I don't know if I should have posted this on StackOverflow or here but what's the difference between these terms? Are the definitions of these dependent on the programming languages or they're things independent of them?
Precise definitions are dependent on programming languages; if you are interested in a particular programming language, refer to the documentation of that language rather than to this answer.
Function, pure function, and procedure
A function is usually expected to return an output; a procedure, on the other hand, is expected to perform an operation with side-effects. For instance, a
multiply_by_two function which returns the double of its argument is a function.
Following this distinction, a function usually has only read access to its parameters, whereas a procedure might have write access to its parameters. For instance, a function
sort might take a list, and return a new sorted list; whereas a procedure
sort might take a list, and modify that list in-place without returning a new list.
Note that the distinction between function and procedure is not necessarily clear-cut; a function might return a result and have side-effects. A function which doesn't have any side-effects is usually called a pure function. Functional programming languages like OCaml and Haskell make a huge deal of the distinction between functions and pure functions.
Most programming languages today use the word "function" indifferently and don't use the word "procedure" at all.
Function and method
In object-oriented programming, a method is a function defined inside a class; every object which is an instance of the class will have the method. Usually the method is called using the name of the object, followed by a dot
., followed by the name of the method. For instance, in python, the class List has a method
sort so that if
lst is an object of class List, you can write
lst.sort() to sort
The object is not passed as an explicit "argument" of the method, but the method implicitly has access to the object as if it were an argument. Languages often use a reserved keyword to designate this implicit argument in the code of the method; in C++ and Java, the keyword is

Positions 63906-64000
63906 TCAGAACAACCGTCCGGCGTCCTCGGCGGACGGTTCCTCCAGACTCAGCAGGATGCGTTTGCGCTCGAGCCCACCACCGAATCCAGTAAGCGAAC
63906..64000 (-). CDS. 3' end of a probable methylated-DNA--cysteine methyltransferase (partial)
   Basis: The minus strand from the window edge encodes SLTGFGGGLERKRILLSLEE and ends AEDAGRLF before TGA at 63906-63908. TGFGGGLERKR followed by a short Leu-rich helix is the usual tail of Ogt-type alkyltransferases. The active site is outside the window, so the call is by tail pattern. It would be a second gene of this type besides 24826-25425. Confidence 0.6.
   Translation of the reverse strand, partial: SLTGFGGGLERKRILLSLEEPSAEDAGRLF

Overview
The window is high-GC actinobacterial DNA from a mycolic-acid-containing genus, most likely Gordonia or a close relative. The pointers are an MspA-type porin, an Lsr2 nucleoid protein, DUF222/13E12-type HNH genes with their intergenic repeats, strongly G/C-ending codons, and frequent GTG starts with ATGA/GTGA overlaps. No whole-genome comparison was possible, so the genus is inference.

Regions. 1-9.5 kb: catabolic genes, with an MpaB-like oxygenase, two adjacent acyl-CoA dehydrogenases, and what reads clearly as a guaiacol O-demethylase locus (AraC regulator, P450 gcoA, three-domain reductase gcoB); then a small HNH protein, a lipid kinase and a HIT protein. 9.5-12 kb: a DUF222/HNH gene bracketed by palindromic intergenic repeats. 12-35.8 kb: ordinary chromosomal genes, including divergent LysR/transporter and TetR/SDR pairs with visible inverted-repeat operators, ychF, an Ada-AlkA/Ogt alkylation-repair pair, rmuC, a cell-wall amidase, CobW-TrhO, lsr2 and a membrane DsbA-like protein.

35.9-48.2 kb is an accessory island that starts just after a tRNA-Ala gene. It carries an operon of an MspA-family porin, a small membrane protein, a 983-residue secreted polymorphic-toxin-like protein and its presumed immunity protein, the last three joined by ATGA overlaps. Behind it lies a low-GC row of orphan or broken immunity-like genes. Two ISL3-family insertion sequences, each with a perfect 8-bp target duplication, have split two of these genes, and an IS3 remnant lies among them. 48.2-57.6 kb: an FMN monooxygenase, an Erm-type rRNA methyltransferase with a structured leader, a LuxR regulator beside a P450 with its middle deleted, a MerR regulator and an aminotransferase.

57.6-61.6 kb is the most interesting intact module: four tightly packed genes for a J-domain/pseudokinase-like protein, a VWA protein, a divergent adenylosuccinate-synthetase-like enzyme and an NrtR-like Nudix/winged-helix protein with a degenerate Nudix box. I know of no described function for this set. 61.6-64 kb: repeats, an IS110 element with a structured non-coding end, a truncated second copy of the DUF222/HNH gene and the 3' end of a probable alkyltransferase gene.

this. In python, there is no reserved keyword, although
self is almost always used. If you are programming in a non-object oriented language and want to simulate object-oriented behaviour, you can emulate methods by writing functions whose first argument is meant to be "the object".
Class method and instance method
Sometimes people define methods that don't actually need access to an object. Those are not as common; if they don't need access to an object, why define them as method rather than function? but they do exist. Depending on the language, those methods might be referred to as "static methods" or "class methods". Instead of calling them as
<name of the object>.<name of the method>, you can call them as
<name of the class>.<name of the method>. For instance, in the python library "pandas", the class
DataFrame has a class method
from_csv which can be used to create a new dataframe by reading a csv file. This class method is called as
DataFrame.from_csv(filename), which you can contrast with the method
sort from class
list which is not called as
list.sort(), but rather as
x is a particular list.
Routine and subroutine
Those words have mostly disappeared in modern languages. They were used in older programming languages. See also this related question:
A subprogram is a part of a program that could be consider a program on its own. I don't think I've ever encountered a formal use of this word, so I won't attempt to give a formal definition.
In flow-oriented "graphical programming" tools, subprograms are often called blocks. The reason is that they are represented by a little box on the screen, with incoming arrows for the input, and outgoing arrows for the output. Representation of a program using block is very useful in fields where non-programmers need to assemble a pipeline using existing subprograms. For instance, biologists who need to do image analysis, and use subprograms such as "denoise the image", "distinguish between tissue and background", "count number of cells in image", "measure area of tissue in image", etc. Now all they need to do is choose the blocks they want and plug the blocks together, without writing any code at all.
The word "task" is mostly used in the context of scheduling, where it refers to an element with an identifier, a length of time, and some requirements such as a deadline or the use of a particular resource. In computing, scheduling happens all the time; for instance, the operating system of your computer must schedule a lot of tasks so that they complete smoothly. The precise meaning of "task" in the context of computing is not particularly precise, but is closer to words like "thread" or "process" than "function" or "procedure".